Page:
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Observing my Mum with her diagnosis of Alzheimers with Vascular Dementia.

I remember before she was first diagnosed, it was New Year’s Eve, friend Julie was spending the evening with Mum and me. We were all watching the telly, waiting for the countdown to midnight and New Year’s Day, for Big Ben and the fireworks. We were all together in the same room when Big Ben struck twelve and, moments later, the fireworks began. A few seconds into the fireworks, Mum turned to me, all indignant, and said “Where was I, I didn’t hear Big Ben strike, did we not have that this year, what happened to Big Ben?”. And I thought, well Mum, where did you go for those seconds that Big Ben was striking twelve? Was it the Alzheimers (‘goldfish memory’) or did you just flip into a different dimension and then back again?

Another time, when Ross (my younger brother) and his family were living with and caring for Mum, he would say that Mum had told him to “tell those girls not to come into my room and disturb me in the morning”, or that the visitors who were there before had gone. We could all put this down to her dementia, losing her grip on reality but then did she really see people that we couldn’t? In her reality? Do we all have our own personal reality? Just because we couldn’t see those people, who’s to say that they weren’t really there, just in another reality? Mum’s reality?

And most recently, I have been considering timelines. I love toying with the idea of time, how often I’ve been told in spiritual readings or teachings that ‘on the other side’ time is not linear, five minutes is the same as five years and everything happens at the same time. Takes some thinking about. An explanation I heard of Quantum time was to imagine a painting – the hours it took the painter to produce the final result, we see in an instant when we look at that finished picture. All that time, condensed into one image (I do feel I have to add that I may not be representing Quantum time correctly in that explanation!). Also, thinking about time, I love to consider that, when seeing a friend or family member I haven’t seen for years, it seems no time has passed since we saw each other, because for us it’s the next moment in time.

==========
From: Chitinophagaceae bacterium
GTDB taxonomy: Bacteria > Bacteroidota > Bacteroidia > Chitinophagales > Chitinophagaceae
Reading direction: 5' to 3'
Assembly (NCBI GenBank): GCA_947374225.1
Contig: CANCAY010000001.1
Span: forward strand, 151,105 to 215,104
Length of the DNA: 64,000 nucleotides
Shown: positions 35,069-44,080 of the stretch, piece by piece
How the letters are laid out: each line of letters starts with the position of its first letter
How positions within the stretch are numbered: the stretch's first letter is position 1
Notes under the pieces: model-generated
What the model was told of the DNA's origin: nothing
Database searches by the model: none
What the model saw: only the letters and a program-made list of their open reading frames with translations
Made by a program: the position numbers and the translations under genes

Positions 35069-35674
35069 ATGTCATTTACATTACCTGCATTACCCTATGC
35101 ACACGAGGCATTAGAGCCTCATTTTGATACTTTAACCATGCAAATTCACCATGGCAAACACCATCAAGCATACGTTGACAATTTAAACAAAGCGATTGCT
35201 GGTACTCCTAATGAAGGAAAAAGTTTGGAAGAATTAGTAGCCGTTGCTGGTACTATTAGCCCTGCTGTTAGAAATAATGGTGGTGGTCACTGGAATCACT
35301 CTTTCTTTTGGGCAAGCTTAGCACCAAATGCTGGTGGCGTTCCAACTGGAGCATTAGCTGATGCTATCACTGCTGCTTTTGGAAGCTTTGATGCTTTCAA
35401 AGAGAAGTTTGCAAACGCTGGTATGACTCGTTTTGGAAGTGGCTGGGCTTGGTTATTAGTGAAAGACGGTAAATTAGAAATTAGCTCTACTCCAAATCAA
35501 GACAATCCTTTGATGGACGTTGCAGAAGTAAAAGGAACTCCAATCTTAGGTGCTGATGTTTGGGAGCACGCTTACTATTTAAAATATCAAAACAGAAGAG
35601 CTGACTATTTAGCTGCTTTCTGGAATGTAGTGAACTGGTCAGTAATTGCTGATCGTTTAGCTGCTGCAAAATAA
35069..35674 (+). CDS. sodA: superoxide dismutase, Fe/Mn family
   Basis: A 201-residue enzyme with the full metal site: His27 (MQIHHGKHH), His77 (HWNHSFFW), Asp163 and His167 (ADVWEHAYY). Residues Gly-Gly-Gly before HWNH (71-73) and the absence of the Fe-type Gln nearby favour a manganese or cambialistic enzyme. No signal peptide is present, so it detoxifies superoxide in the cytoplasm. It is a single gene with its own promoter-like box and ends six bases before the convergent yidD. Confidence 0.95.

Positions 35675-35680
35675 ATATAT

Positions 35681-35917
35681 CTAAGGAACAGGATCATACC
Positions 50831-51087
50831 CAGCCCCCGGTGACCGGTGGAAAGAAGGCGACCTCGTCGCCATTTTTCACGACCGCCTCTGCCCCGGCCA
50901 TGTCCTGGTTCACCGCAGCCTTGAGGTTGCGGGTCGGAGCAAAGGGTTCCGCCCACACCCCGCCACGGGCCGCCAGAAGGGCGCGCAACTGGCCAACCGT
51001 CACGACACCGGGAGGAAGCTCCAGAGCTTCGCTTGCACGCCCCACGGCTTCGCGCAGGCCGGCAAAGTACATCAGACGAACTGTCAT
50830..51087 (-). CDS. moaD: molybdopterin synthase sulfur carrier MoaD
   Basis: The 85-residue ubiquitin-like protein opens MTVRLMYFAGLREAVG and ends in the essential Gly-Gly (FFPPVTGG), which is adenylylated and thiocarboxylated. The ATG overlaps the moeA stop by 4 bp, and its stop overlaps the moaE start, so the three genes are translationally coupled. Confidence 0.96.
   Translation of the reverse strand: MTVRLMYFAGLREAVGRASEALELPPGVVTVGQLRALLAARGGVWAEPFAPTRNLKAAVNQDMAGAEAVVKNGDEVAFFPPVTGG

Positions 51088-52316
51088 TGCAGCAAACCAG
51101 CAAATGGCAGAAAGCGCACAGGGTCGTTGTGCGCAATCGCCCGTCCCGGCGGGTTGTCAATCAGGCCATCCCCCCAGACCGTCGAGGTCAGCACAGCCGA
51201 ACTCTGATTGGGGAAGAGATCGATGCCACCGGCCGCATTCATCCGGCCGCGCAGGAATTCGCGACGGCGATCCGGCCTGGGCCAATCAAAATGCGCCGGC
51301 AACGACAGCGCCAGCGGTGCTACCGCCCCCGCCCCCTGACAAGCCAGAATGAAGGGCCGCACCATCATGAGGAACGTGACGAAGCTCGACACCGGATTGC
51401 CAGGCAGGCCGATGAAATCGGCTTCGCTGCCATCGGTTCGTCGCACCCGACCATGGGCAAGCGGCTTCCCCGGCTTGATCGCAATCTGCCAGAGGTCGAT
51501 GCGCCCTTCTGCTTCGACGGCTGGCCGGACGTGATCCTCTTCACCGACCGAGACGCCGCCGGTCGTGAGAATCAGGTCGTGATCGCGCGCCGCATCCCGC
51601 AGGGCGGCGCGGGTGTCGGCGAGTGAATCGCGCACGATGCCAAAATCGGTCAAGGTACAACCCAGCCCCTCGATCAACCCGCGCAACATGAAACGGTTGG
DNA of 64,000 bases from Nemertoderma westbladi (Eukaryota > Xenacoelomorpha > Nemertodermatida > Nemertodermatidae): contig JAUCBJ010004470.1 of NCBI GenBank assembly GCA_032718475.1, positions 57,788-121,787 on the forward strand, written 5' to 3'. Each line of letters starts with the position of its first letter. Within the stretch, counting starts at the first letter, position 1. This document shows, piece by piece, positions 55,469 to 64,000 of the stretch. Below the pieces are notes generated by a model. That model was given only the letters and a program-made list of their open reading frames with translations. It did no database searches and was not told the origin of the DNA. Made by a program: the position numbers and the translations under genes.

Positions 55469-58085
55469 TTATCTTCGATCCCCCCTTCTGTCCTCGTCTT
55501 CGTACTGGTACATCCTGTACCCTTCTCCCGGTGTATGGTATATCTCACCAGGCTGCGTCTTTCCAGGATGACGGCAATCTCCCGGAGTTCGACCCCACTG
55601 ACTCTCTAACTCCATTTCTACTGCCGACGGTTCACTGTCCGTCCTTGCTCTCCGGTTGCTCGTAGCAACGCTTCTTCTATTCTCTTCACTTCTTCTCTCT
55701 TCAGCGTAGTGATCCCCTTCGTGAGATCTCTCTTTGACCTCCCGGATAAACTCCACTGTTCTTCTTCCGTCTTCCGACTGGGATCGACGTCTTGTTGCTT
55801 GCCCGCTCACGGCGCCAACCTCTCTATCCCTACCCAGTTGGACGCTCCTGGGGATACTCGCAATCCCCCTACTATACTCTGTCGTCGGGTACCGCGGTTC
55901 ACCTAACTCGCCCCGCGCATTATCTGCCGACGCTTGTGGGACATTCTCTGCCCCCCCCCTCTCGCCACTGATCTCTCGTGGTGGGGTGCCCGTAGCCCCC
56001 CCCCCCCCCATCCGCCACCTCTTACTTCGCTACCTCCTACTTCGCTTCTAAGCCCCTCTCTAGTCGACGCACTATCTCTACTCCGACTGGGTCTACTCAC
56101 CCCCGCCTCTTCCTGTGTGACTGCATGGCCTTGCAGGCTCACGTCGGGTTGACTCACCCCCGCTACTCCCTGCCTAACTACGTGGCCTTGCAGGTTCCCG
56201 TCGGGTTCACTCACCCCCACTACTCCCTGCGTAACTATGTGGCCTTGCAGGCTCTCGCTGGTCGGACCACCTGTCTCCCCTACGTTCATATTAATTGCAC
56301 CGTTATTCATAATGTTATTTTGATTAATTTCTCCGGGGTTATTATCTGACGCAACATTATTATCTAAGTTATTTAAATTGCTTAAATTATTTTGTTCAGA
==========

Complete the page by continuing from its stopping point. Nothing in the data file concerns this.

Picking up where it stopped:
And so to Mum, her dementia and timelines. It seems to me that Mum is losing the sense of linear time and slipping into a world where everything is possible and all things exist and happen at the same time. A world where she is a child and I am a grown up, where her mother is my mother, where her mother just got a new job, where I often take her Mum ‘up north’ so she doesn’t get to see her. It seems Mum’s reality now is a world where timelines don’t exist and all things she has experienced in her life just ‘are’, they don’t need to fit into any kind of order and whilst that seems confusing (and sometimes frightening) to me, it makes perfect sense to her.

Discussing this on the beach today with friend Anna, we spoke about Mum’s inability to now make a cup of tea, or sometimes even what to do with a cup of tea when it’s placed in front of her, and how does that fit in with this idea of her moving to a nonlinear time? If we consider that Mum is moving into spirit, moving closer to wherever we go when we leave our physical bodies on this earth, then she wouldn’t need those skills, wouldn’t need to know how to make a cup of tea, as those are skills required on this physical earth, not in spirit world (or that dimension or however you want to refer to it). Could it be that Mum is moving towards enlightenment through her dementia? Is she letting go of all those physical earthly skills and knowledge because she is moving into an enlightened state? Has she already been spending time in the spirit world, slipping back and forth, spending time with her Mum as a little girl and the next moment sitting in an armchair having a cup of tea with me?

It seems to me that, as we are all different, so every person’s experience of dementia is different. This is my experience of my Mum’s dementia, which won’t be the same as anyone else. But perhaps, if you have a spiritual belief and know someone who is living through dementia, this might give a different perspective on it and perhaps some food for thought.